By Steve Silverman
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The Winter Classic is dead this year, but as the NHL buries its most popular regular-season event there is hope that the lockout won't wipe out the entire season.
Just as the news was breaking that the league would cancel the outdoor game at Michigan Stadium between the Toronto Maple Leafs and the Detroit Red Wings, word slipped out that the No. 2 men from the NHL and the NHL Players' Association would meet over the weekend.
Bill Daly is Gary Bettman's right-hand man with the league, while Steve Fehr is NHLPA executive director Donald Fehr's brother. Both are seen as reasonable men who want to get a deal done. Neither is a pushover, but if there is reasonable progress to be made both men are capable.
Bettman has no such interest in being reasonable. He wants things done his way, and he wants the NHLPA to capitulate to his demands. That's been obvious since the summer when the two sides supposedly started talking.
It was obvious in 2004-05 when Bettman locked out the NHL players for a full season.
Because he "won" that lockout and because he has been successful at helping the NHL owners grow their business dramatically over the last decade, Bettman has become the lord of the manor. While he technically works at the pleasure of the owners, he can do what he wants to do as commissioner because he has made his owners so much money.
This lockout is about making them a lot more money. He wants to decrease the percentage of hockey-related revenues paid to the players so more cash can make its way into the pockets of the owners. At one level, nearly everyone can understand an owner's desire to make more money from his business entity.
But when a job action prevents anyone from making any money, it's not healthy for the future of the business. Bettman doesn't seem to get that.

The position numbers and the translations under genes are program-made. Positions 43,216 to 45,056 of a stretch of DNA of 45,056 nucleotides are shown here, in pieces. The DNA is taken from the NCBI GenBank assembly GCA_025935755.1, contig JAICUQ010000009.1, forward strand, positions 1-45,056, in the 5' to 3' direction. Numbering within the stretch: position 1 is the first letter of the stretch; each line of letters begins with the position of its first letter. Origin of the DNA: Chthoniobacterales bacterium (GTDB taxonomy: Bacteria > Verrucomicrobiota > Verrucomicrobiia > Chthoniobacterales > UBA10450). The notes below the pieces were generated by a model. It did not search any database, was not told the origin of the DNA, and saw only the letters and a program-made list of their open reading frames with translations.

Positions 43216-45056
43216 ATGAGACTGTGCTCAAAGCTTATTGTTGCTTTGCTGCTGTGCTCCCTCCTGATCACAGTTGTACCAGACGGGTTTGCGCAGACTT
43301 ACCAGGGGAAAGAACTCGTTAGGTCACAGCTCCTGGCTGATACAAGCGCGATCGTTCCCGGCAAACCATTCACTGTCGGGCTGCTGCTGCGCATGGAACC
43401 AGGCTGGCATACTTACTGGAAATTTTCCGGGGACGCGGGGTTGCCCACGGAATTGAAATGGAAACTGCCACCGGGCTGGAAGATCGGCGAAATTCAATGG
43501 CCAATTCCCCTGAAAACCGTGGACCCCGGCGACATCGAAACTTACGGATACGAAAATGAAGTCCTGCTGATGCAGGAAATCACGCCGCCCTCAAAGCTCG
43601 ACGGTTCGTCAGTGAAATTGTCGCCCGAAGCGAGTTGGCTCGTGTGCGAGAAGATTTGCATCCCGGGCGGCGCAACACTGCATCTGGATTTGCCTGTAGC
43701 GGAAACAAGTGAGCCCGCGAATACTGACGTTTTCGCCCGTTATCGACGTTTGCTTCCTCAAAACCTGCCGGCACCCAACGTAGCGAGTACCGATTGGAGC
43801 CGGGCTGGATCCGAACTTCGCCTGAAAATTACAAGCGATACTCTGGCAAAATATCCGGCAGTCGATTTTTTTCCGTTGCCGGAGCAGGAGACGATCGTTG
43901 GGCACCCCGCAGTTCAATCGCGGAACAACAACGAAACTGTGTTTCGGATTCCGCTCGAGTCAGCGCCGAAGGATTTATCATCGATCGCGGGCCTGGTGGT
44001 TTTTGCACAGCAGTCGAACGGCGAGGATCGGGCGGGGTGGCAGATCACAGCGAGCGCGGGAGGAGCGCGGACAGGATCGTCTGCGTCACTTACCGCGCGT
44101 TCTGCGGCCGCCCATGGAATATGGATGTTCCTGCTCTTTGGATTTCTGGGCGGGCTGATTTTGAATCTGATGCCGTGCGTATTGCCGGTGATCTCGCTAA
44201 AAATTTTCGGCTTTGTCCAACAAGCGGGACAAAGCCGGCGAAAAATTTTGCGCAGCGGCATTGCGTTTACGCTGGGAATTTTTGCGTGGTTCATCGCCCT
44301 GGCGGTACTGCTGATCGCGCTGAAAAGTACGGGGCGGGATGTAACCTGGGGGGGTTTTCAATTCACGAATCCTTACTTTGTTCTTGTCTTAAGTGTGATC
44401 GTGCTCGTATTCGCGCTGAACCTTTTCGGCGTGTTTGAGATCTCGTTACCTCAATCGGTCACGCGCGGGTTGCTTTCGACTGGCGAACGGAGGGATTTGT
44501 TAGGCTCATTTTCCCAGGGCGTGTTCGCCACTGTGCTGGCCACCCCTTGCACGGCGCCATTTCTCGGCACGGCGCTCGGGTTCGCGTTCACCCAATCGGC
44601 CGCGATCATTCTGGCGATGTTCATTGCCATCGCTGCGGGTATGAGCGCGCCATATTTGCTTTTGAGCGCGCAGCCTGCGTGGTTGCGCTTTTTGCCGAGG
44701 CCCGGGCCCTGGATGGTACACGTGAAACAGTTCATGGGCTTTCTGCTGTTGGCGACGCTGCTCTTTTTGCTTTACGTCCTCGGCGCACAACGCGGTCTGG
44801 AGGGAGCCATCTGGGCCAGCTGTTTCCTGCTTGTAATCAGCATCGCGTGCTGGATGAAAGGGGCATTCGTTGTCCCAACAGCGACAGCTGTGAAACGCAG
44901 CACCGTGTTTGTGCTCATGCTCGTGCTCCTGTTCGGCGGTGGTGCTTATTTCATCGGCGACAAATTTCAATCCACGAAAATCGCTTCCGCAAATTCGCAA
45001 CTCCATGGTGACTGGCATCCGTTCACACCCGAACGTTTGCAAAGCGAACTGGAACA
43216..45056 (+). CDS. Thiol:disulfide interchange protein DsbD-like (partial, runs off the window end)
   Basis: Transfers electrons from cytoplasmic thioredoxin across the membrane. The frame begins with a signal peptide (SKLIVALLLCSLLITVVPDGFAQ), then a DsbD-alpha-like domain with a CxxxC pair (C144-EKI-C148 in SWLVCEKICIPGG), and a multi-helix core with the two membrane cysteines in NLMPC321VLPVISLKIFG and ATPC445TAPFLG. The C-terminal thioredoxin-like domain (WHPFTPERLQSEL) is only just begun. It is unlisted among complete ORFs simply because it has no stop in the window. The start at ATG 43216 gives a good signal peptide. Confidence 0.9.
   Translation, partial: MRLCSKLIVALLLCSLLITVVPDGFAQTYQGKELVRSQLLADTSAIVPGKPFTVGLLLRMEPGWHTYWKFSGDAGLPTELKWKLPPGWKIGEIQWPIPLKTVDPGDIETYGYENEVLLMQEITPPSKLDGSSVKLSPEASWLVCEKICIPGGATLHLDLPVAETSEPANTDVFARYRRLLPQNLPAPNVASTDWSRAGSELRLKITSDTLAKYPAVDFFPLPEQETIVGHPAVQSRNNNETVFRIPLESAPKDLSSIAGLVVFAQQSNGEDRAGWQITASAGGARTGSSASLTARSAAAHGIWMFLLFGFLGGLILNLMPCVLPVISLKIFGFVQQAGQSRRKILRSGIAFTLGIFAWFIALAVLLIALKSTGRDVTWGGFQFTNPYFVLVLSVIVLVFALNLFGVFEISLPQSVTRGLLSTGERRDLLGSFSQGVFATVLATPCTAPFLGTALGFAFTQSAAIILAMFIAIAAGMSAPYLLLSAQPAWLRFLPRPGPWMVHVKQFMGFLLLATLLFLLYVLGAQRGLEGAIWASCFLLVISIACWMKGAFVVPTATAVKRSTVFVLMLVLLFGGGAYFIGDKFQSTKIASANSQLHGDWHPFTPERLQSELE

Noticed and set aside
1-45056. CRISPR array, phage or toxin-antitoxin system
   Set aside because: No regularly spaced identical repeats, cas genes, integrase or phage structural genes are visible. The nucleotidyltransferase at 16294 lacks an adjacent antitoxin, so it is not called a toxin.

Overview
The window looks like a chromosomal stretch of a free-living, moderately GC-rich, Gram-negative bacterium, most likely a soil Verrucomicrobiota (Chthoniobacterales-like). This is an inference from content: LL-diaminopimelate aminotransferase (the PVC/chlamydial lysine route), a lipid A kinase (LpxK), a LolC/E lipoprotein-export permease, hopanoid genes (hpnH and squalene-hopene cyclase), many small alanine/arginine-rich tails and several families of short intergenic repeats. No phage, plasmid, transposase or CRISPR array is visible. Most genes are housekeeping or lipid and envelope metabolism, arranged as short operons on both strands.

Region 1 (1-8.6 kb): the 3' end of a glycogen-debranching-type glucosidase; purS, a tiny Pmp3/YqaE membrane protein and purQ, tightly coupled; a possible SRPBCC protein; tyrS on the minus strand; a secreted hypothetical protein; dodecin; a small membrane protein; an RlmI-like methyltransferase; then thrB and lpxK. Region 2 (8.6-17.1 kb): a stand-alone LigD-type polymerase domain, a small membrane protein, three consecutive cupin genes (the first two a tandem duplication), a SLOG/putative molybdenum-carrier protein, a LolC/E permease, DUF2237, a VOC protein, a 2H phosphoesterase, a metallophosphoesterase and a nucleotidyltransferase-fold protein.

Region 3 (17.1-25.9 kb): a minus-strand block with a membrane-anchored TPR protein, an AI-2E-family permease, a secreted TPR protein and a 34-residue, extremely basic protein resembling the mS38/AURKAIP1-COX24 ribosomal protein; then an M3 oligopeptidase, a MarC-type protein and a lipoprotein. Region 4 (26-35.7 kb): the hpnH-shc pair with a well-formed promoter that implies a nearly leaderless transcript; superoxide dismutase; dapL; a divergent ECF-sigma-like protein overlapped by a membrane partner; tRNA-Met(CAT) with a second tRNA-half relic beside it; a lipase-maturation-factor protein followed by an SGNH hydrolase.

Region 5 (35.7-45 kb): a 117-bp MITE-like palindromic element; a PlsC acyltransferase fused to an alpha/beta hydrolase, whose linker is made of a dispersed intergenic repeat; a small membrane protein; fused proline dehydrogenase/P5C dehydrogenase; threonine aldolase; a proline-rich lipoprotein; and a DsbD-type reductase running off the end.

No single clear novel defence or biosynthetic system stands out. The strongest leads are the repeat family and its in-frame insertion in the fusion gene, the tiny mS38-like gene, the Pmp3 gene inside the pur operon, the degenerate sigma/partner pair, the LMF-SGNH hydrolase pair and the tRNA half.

By putting Daly and Steve Fehr in a room, it keeps Bettman out of the equation until there is a final move to make.
Donald Fehr is more than willing to negotiate, but his opposite number is not. By putting Fehr's younger brother in the room, two equals will be talking about the key issues. It's a smart move by Donald to let his brother do the heavy lifting.
The Winter Classic has become a great New Year's Day (on or about) television event. Rangers fans got a chance to see their team walk into Philadelphia's Citizens Bank Park and break the hearts of the Flyers.
Prior to that game, HBO did a superb job of letting viewers see up-close-and-personal views of John Tortorella, Henrik Lundqvist, Brian Boyle and Marian Gaborik. Viewers also had a chance to see Peter Laviolette, Claude Giroux, Ilya Bryzgalov and Scott Hartnell on the other side.
It was brilliant television that helped make the game even better.
With the lockout, the Red Wings' ownership wanted the game called sooner instead of later. The ugly tone of this lockout would have ruined the buildup to this event if the two sides could have come to an agreement by the end of November.
Detroit owner Mike Ilitch did not want the hangover from the lockout ruining the buildup to the event and turning it into an unpleasant exercise.
Pushing it back a year may make it the "hockey snow globe" that NHL officials want it to be.
Too bad. If Daly and Fehr are successful in building a hockey bridge and getting together before the end of the month, the always raw emotions of hockey players would have been even more explosive on "24/7."
Now that would have been can't-miss TV.
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